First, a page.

About a month ago we pilot-tested an early version of this simulation at the World History Association of Texas Conference, hosted here at St. Edward’s University. We got great feedback from session participants. Feel free to check out our presentation! You can find the references for the presentation @ http://sites.stedwards.edu/syriasimulation/project-references/
This week, project faculty sent out a call for participation to the students and we set the maximum attendance limit @ 50 people.
Syria Simulation Game
Monday, April 22, 5:00-8:00pm
Are you curious about the civil conflict in Syria?
Would you like to learn more about the different parties involved and their goals?
Do you enjoy role-playing games?
Join us for the Syria Simulation Game!
You will be assigned to a small group representing a party in the conflict. Each small group will have the information you need to collectively decide what action your party will take in reaction to particular situations. Roles include representing the interests of internal groups, such as the Assad government or the Free Syrian Army, or key external players, such as Russia or the US.
The goal is to help you recognize the different perspectives of each player and how they might act or react to any given situation. You will come away with a better understanding of the complexities of civil or regional conflicts. You will analyze the factors that promoted conflict and/or peacemaking over the course of the game.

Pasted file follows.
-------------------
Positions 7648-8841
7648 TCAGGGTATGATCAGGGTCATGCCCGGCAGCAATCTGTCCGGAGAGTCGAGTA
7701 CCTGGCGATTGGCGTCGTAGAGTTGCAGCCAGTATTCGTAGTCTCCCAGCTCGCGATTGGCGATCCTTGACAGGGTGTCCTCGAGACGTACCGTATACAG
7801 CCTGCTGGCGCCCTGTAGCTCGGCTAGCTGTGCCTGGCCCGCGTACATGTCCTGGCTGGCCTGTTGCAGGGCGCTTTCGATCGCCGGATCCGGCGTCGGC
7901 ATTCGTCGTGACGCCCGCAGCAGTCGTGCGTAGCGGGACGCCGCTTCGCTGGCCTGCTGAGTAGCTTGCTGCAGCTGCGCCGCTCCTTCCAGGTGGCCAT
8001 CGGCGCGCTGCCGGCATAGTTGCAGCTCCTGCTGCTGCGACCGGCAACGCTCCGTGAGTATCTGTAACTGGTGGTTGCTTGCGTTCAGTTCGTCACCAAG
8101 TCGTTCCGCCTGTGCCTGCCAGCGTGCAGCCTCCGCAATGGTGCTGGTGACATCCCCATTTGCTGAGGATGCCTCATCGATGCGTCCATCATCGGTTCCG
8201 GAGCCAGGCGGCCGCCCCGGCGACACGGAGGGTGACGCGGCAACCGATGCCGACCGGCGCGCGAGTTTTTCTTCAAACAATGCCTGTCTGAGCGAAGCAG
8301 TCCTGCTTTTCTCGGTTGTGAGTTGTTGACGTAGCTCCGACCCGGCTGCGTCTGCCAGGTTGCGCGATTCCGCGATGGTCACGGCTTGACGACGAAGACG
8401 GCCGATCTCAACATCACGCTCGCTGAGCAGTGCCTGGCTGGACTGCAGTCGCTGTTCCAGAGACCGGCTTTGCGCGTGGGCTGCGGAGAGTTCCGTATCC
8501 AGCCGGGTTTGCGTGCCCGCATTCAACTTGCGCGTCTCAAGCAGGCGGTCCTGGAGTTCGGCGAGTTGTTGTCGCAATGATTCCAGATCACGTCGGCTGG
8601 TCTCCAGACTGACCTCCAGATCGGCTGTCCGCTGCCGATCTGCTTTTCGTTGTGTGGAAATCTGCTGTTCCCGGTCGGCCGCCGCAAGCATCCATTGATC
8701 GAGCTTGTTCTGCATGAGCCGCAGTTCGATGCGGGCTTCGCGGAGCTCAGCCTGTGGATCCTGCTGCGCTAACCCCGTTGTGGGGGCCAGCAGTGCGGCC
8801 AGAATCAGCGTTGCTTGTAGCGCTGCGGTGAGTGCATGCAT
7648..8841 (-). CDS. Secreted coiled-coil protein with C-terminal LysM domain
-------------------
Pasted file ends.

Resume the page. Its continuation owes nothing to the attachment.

The game will be led by Jason Rosenblum, ITEC Special Projects, Selin Gunar, Assistant Professor of Global Studies, Chris Micklethwait, Adjunct Faculty and instructor of CULF 3331: Middle Eastern Revolutions, Christie Wilson, Course Coordinator for CULF 3330 and Mity Myhr, Course Coordinator of CULF 3331.
This spring, I’m working with a group of St. Edward’s University faculty members–Mity Myhr, Selin Guner, Christopher Mickelwait and Christie Wilson–to pull together a workshop for students in Cultural Foundations courses around the topic of the Syria conflict. Our goal for this is to provide an experiential space in which students can learn about the complexities of this conflict by role-playing actors and agencies involved in the conflict. These represent entities such as the Free Syrian Army (FSA) in addition to countries like Turkey in addition to Iran, Russia and the Western Powers.
On April 22, 2013, student groups will role-play these actors and non-actors in a game-like fashion in which they will be given choices of actions to play across a period of 6 game rounds. Each round will be prefaced by a description of one or more critical events, and students will be asked to make decisions about how to respond. Play will be divided into 3 phases–Research, Action and Voting.
Students will be asked to research the event and the actions they can take prior to taking action, and non-actors will be asked to cast votes of Confidence or Contempt for these actions.
Actions will generate scores across dimensions including casualty rates and refugee counts and groups will be presented with a “Win” condition to promote peacemaking in the region.
We successfully pilot-tested this design at a recent World History Association of Texas conference and are looking forward to fleshing out this work for the full event in mid-April.
Here’s to a productive next few weeks!